Demonetization and what the experts are saying
On November 8th, as I watched polling begin in the U.S., India lit up in the middle of the night, with shops and businesses staying open till 4 a.m. next morning. In a surprise move, my Government declared circulation of all ₹500 and ₹1000 banknotes as invalid and announced the issuance of new ₹500 and ₹2000 banknotes in exchange for the old banknotes. To what has been a subsequent discussion of panics, rumours, and insinuations afterwards, I had my eyes and ears open to what economists and market strategists thought of this demonetization move by the Modi government. Soon enough, various articles, interviews, and debates emerged and I for once was luckily distracted from the aftermath of the U.S. elections; distracted from the depressing thought that the reality in the U.S. has become a burlesque of the television show, The Simpsons, rather than it being the other way around.
As expected, the demonetization policy has gathered mixed reviews from researchers. There are few words of praise written calling this as a bold move by the incumbent Prime Minister which will have positive long-run effects. But most are of the opinion that demonetization is just a dramatic move rather than being a proportionally effective move taken by the government in the fight against counterfeiting and black money. The main point of contention is that this policy treats black money to be as ‘cash stuffed under the bed’ and has no effect on the dishonest money that is being invested back into the system through real estate, gold etc. purchases.
Demonetization, would “demobilize the stock of black wealth or a part of it, but it will not stop the flow” says Arun Kumar, Retired JNU Professor and a persistent pursuer of the problem of black market economy in India. “…if the black economy is 62 percent of GDP that means it is systematic and systemic… not anecdotal.” Only via higher accountability and strong whistleblowers’ bill can one truly tackle corruption and black money in the system. Parikshit Ghosh, Associate Professor at Delhi School of Economics, also calls this exercise of demonetization to be like hitting a “reset button,” as the policy looks back (trying to control the existing black money) rather than looking ahead (incentivising against future accumulation of black money).
Amongst the ones praising this move, Kenneth Rogoff, Harvard economist and author of ‘The Curse of Cash’ considers this to be a step in the right direction. “The short run costs are unfolding, but the long-run effects on India may well prove more than worth them” he wrote. (See his blog here).
Former RBI governor D.Subbarao and his colleague, former RBI Deputy Governor, Subir Gokarn, have also welcomed this move by the Modi Government. Dr. Gokarn believes that ‘the long-run benefits of demonetisation are huge” and the added short-term risks can be managed. Dr. Subbarao, similarly believes that this “‘cleansing of the system’ will be positive for both savings and investment”, pointing out that one of the points driving this decision to demonetize was an “uncharacteristic expansion of currency in circulation, clearly out of line with the pace of expansion of economic activity.” (See articles here and here).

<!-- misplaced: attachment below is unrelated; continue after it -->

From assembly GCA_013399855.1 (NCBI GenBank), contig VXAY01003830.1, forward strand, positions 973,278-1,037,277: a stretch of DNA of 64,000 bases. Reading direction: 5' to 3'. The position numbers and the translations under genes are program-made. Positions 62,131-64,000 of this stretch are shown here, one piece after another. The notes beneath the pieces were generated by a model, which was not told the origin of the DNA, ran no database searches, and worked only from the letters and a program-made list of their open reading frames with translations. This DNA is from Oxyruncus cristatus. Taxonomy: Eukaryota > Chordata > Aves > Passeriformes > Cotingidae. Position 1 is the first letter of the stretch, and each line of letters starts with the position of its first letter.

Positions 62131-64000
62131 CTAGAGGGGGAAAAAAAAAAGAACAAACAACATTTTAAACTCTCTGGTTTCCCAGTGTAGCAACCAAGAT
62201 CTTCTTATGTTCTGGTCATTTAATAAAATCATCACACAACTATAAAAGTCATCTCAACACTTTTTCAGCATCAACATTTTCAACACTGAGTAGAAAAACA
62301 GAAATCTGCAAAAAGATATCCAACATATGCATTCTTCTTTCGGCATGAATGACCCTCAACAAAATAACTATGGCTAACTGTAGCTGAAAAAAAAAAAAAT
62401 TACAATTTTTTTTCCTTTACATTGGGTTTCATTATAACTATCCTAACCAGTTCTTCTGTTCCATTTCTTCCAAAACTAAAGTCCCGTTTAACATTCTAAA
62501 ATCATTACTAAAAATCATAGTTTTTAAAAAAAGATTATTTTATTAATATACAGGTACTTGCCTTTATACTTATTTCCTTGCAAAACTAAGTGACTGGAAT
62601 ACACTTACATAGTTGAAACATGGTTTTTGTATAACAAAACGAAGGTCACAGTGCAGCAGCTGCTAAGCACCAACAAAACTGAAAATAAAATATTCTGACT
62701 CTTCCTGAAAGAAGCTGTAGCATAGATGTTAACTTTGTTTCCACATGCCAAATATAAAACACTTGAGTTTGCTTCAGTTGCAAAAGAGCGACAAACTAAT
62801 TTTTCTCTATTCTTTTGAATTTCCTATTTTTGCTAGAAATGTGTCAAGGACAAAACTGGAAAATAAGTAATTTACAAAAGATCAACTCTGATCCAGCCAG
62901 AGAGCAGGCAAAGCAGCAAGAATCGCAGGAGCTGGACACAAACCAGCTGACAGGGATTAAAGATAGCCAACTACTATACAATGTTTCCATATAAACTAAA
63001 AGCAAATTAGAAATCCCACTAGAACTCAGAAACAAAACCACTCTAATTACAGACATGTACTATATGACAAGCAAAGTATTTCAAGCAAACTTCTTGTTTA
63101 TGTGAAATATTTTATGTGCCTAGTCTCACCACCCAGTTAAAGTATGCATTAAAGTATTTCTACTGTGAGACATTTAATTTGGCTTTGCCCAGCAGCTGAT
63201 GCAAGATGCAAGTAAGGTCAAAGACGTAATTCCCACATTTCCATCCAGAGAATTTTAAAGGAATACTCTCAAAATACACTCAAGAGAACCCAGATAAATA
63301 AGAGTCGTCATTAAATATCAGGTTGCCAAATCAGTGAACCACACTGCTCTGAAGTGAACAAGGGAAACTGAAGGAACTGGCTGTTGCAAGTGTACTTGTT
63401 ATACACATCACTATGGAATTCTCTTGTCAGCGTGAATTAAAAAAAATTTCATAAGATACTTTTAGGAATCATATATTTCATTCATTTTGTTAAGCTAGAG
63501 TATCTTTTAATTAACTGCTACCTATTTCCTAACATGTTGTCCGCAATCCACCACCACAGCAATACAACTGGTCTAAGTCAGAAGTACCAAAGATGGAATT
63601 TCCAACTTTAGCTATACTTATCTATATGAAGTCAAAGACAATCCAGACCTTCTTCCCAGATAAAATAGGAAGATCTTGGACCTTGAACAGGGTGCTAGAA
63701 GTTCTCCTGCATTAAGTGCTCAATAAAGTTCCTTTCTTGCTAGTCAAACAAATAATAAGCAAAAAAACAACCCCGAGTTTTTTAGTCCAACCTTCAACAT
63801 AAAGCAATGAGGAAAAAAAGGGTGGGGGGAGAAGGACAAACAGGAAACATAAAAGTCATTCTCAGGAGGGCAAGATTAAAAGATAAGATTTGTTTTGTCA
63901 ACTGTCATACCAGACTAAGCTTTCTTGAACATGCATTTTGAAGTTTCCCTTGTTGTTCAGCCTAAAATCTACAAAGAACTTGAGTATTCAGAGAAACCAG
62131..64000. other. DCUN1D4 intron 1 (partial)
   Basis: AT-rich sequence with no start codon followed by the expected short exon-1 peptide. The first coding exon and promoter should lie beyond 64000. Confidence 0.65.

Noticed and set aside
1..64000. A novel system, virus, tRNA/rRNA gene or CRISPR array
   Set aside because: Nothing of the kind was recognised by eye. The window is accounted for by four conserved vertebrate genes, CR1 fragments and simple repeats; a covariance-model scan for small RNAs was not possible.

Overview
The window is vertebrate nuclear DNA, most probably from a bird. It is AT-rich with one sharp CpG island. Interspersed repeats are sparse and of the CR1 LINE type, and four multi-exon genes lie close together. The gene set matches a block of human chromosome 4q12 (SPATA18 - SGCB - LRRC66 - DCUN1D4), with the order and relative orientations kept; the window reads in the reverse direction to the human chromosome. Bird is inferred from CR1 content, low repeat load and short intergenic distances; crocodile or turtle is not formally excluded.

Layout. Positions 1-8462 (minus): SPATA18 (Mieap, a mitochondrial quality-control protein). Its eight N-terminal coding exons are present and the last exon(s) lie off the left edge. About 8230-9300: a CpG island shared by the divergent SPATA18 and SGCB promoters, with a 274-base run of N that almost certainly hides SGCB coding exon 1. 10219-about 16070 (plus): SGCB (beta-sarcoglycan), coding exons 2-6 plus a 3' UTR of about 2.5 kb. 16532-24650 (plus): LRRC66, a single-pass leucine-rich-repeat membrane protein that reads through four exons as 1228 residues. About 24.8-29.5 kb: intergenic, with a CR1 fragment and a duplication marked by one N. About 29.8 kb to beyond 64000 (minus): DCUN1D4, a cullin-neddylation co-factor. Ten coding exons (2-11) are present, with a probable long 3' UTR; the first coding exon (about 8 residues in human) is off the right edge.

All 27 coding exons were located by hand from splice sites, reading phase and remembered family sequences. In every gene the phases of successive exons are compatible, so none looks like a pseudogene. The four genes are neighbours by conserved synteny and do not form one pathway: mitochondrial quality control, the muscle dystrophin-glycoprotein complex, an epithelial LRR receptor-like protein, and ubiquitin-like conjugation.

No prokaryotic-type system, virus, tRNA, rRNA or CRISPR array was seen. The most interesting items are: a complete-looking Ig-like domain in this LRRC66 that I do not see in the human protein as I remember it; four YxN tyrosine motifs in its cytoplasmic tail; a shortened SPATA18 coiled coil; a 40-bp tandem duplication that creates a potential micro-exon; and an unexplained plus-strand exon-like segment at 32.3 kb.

Contrary to the views of the former governor and deputy governor on demonetization, Ajay Shah, Professor at NIPFP, Delhi and Rajeshwari Sengupta, Assistant Professor at IGIDR, Mumbai believe that demonetization is going to adversely impact economic growth of the country.(See articles here and here).
The experts have also criticised this policy on the grounds of it distressing the country’s low-income class. Prominent economist Jean Dréze has vociferously criticised the government’s move, calling it a burden on the already downtrodden in this country (Read the whole interview here).
“… it has imposed a punitive cost on those who held their black assets as cash, and completely missed those who had converted their cash into real assets and foreign holdings…it has penalised virtually the entire informal sector, and perhaps damaged it permanently… it has done absolutely nothing to curb either corruption or tax evasion. And all this at the cost of Rs. 12,000 crores in printing new notes…” writes Pronab Sen, Country Director for the India Central Programme of the IGC, all the while expecting this move to be effective in eliminating terrorist funding through counterfeit currency. In a follow-up article, he contends that the government needs to address supply side woes rising in sectors like agriculture, (informal)manufacturing, trade and transport by redirecting new notes towards production purposes rather than providing liquidity for consumption.
Lastly, there are two interesting reads analysing the political ramifications of this demonetization move by PM Modi.
In their article in The Mint, K.Subramanian and Prasanna Tantri who are associated with Indian School of Business, tear apart the opposition party’s condemnation of this policy based on how it inconveniences the poor. Using NSSO survey, they argue that “the poor are likely to have visited a bank branch at most once to exchange their earnings in the old currency notes to new currency notes.” The long queues, according to them, seem to stem from either the “richer folks” exchanging honestly earned savings or those who are acting as “agents for the dishonest.”
The second article is by Maitreesh Ghatak, Professor of Economics at LSE, where he calls this demonetization move as Modi’s campaign pitch for 2019 election, all the while maintaining that it is “likely to be ineffective or even counterproductive” from a policy point of view.